Dementors Circling Higher Education: Countering the Administrative Mood (Stimmung) of Empirical Science

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Administrative Theory & Praxis


Maurice Merleau-Ponty was concerned with our tendency to place greater value on numbers than they ought to have, and in response called for science to return to the “soil” (Merleau-Ponty, 1964) . Other thinkers like Follett, Arendt, and Hummel have hinted that our desire for objectivity might have led us to believe that numbers can not only bring us closer to reality, but that numbers, in fact, provide us with reality. This article explores the overall mood created by the application of limited measures in higher education and uses the image of a dementor, a figure from Harry Potter that pulls or teases at the soul of an individual, to analyze the implications of the current practices of academic administration. It argues that the academic administration’s contextualized “managerial processing and efficiency” response to current political pressures questioning the value of higher education has altered the mood in higher education by pulling at both employees and students by using ideas from empirical science. This response has affected education in a serious way. This manuscript examines things like “bean-counting”—for example, the preoccupation with teaching evaluations, grants, graduation rates, or grades—and asks why they are with us as technologies, the mood they create, and what they could mean for how we understand the meaning of higher education. We write not in believing that we can necessarily escape the powerful mood of empirical science as a political response to waning belief in the value of higher education, but in an effort to develop a counter mood.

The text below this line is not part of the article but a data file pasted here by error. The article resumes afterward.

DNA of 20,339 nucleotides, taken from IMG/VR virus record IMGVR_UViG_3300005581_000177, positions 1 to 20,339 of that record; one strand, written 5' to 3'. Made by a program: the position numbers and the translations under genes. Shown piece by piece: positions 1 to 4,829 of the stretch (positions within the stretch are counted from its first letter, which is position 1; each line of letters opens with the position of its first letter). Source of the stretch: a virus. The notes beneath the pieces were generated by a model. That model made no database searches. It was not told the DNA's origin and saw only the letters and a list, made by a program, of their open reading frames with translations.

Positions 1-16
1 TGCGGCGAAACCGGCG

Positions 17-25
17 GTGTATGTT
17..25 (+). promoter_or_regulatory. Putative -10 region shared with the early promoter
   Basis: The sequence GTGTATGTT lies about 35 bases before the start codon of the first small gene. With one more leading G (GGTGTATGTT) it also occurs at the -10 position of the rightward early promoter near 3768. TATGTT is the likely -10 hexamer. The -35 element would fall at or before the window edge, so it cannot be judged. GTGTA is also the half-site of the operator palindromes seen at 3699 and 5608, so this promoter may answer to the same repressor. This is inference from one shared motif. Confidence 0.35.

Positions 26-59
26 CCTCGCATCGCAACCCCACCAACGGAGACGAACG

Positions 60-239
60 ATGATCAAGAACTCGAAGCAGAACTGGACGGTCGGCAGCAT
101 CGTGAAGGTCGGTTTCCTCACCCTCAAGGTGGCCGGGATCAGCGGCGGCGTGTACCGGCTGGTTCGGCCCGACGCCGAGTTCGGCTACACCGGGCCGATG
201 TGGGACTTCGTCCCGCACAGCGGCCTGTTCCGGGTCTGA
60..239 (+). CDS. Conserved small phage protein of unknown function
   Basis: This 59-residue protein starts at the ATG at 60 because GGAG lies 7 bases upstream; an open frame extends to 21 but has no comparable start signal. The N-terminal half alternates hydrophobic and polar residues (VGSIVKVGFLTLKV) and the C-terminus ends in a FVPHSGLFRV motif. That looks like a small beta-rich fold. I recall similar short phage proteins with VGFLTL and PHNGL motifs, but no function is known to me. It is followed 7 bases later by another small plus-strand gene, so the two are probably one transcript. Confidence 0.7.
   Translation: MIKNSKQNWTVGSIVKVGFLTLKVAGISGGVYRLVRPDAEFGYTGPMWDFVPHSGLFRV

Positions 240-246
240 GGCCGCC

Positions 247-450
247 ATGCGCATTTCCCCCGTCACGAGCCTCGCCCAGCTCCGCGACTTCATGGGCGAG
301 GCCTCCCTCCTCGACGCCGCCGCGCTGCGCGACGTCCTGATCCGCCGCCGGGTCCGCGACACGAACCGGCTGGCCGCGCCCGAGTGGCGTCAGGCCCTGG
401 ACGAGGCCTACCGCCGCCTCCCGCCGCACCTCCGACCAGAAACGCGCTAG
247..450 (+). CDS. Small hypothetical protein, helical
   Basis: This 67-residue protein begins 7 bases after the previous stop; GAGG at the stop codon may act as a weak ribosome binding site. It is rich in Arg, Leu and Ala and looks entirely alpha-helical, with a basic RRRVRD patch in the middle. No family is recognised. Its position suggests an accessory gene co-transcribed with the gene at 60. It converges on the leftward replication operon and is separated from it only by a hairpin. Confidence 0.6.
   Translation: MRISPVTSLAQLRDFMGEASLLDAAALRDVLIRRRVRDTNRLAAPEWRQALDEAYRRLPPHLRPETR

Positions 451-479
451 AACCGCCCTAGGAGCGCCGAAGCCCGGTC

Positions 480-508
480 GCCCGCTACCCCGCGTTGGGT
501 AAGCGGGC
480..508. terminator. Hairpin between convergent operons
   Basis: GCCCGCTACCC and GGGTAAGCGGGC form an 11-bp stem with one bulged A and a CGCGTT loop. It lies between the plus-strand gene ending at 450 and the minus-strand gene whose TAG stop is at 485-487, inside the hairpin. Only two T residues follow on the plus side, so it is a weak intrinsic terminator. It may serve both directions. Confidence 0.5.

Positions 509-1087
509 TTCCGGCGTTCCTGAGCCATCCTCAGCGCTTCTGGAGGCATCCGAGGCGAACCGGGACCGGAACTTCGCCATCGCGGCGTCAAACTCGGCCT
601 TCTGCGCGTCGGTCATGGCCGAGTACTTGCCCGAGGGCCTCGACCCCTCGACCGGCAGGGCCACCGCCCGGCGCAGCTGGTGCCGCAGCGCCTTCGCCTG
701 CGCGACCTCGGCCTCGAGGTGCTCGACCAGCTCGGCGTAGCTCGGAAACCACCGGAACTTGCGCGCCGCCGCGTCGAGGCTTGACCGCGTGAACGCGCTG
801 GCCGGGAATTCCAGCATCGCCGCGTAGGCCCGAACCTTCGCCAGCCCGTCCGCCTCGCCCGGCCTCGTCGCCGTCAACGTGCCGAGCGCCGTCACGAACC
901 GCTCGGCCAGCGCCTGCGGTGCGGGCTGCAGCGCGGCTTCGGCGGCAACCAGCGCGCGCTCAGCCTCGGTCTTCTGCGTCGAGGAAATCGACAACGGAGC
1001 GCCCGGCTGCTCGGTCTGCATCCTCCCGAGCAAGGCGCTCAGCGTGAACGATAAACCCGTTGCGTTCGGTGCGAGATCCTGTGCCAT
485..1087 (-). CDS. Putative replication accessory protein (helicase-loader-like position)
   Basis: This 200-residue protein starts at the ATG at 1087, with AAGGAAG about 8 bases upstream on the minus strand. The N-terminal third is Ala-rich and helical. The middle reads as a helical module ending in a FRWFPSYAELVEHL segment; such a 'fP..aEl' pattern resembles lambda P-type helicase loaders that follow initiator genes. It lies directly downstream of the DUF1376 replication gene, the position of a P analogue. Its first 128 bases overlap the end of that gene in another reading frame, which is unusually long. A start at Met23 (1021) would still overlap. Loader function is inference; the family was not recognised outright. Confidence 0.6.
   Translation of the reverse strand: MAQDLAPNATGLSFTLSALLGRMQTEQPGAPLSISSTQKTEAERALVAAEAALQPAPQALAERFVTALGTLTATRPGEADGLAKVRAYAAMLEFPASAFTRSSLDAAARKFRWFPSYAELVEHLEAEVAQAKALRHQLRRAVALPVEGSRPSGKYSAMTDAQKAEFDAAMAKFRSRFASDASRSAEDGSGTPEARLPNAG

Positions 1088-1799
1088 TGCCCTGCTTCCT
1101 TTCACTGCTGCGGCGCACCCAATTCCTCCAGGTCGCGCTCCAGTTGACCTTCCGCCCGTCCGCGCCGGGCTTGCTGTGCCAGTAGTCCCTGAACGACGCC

Original Citation

Justin T. Piccorelli & Nicholas C. Zingale (2018) Dementors Circling Higher Education: Countering the Administrative Mood (Stimmung) of Empirical Science, Administrative Theory & Praxis, DOI: 10.1080/10841806.2018.1485453